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Vision Screening for Children

Child screening 9 16 2023.JPG

1-in-3 young children have poor but correctable vision - often just needing eyeglasses.   Vision problems undetected by the age of 7 can become permanent.

Screening is for early detection of the following eye disorders but not a tool for diagnosis:  

Hyperopia (farsightedness)

Myopia (nearsightedness)

Astigmatism (blurred vision)

Anisometropia (unequal refractive power)

Aniscoria (unequal pupil size

Strabismus (eye misalignment)

Meida opacities (e.g. cataracts or corneal scars)

Amblyopia (lazy eye)



Children's vision screenings are held monthly on the third Saturday of the month 

9:30 until 11:30


Aurora Public Library - West Branch

233 S Constitution, Aurora

Contact us if you are interested in scheduling a group of children to be tested

Children's vision screenings are great additions to events such as a health fairs or civic events.  Also available for locations such as daycare centers and churches.

Children's Vision Health Facts 

  • Vision and education professionals widely agree that 80% of a child’s learning comes through their vision. 

  • According to the National Institutes of Health in 2015, 174,000 children aged 3 to 5 years in the United States were visually impaired.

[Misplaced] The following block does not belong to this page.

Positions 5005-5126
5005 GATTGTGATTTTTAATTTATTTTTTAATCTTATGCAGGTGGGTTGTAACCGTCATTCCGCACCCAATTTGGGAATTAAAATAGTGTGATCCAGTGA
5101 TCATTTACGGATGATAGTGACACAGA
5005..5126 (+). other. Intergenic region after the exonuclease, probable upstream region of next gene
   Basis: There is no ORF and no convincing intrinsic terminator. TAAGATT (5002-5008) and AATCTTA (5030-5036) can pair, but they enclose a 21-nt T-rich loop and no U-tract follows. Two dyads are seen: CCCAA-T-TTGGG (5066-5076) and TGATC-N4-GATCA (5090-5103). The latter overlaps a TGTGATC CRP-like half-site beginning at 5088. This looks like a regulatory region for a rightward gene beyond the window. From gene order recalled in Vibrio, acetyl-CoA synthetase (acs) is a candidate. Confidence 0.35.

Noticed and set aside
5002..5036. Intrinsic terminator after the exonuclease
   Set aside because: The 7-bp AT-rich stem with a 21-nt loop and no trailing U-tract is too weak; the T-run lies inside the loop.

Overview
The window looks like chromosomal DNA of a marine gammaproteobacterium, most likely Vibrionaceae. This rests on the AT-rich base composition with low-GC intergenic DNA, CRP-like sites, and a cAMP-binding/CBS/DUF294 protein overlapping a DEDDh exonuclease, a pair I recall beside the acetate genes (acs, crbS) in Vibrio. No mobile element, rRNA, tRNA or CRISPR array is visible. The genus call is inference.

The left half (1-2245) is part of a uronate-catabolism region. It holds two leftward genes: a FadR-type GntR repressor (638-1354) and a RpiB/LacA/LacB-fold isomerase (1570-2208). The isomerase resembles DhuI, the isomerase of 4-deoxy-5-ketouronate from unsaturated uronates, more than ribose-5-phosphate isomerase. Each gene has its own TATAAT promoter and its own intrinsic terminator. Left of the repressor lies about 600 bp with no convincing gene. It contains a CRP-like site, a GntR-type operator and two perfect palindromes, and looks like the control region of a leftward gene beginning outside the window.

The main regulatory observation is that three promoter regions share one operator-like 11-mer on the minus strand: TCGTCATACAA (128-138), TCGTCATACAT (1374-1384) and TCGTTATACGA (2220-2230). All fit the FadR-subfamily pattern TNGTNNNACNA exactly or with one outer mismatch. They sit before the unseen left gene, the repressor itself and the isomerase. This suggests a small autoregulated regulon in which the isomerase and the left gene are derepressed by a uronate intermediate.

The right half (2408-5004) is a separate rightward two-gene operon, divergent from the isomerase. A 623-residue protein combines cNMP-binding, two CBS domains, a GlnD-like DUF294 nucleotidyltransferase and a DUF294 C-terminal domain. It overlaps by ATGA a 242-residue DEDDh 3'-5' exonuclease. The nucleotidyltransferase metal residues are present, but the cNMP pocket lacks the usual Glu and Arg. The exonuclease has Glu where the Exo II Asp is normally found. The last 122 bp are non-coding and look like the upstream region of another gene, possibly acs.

• Almost 121,000 of these cases (69%) arose from simple uncorrected refractive error – the need for glasses.

  • 8% of children younger than 18 years in the United States have a diagnosed eye and vision condition.

  • The World Health Organization states that the single largest cause for vision impairment is the need for glasses.

  • Lions KidSight USA children’s vision screenings detects these risk factors with an 80% sensitivity and a 95% accuracy rate

  • 43,000 (25%) from bilateral amblyopia. 5% of children have risk factors for the development of unilateral (one eye) amblyopia.

  • The #1 cause of preventable vision loss in the USA is amblyopia. Lions KidSight USA vision screenings are fast, touchless and free.

Signs of possible eye problems in children

A child may not tell you that he or she has a vision problem because they may think the way they see is the way everyone sees.

What do your child's eyes look like?

Eyes don't line up; one eye appears crossed or looks out

Eyelids are red-rimmed, crusted or swollen

Eyes are watery or red (inflamed)

How does your child act?

Rubs eyes a lot

Closes or covers one eye

Tilts head or thrusts head forward

Has trouble reading or doing other close-up work, or holds objects close to eyes to see

Blinks more than usual or seems cranky when doing close-up work.

Things are blurry or hard to see.

Squints eyes or frowns

What does your child say?

My eyes are itchy," "my eyes are burning," "my eyes feel scratchy," or "I can't see very well"

After doing close-up work, your child says, "I feel dizzy," "I have a headache," or "I feel sick/ nauseous," "Everything looks blurry," or "I see double"

Remember, a child may still have an eye problem even if he or she does not complain or has not shown any unusual signs.


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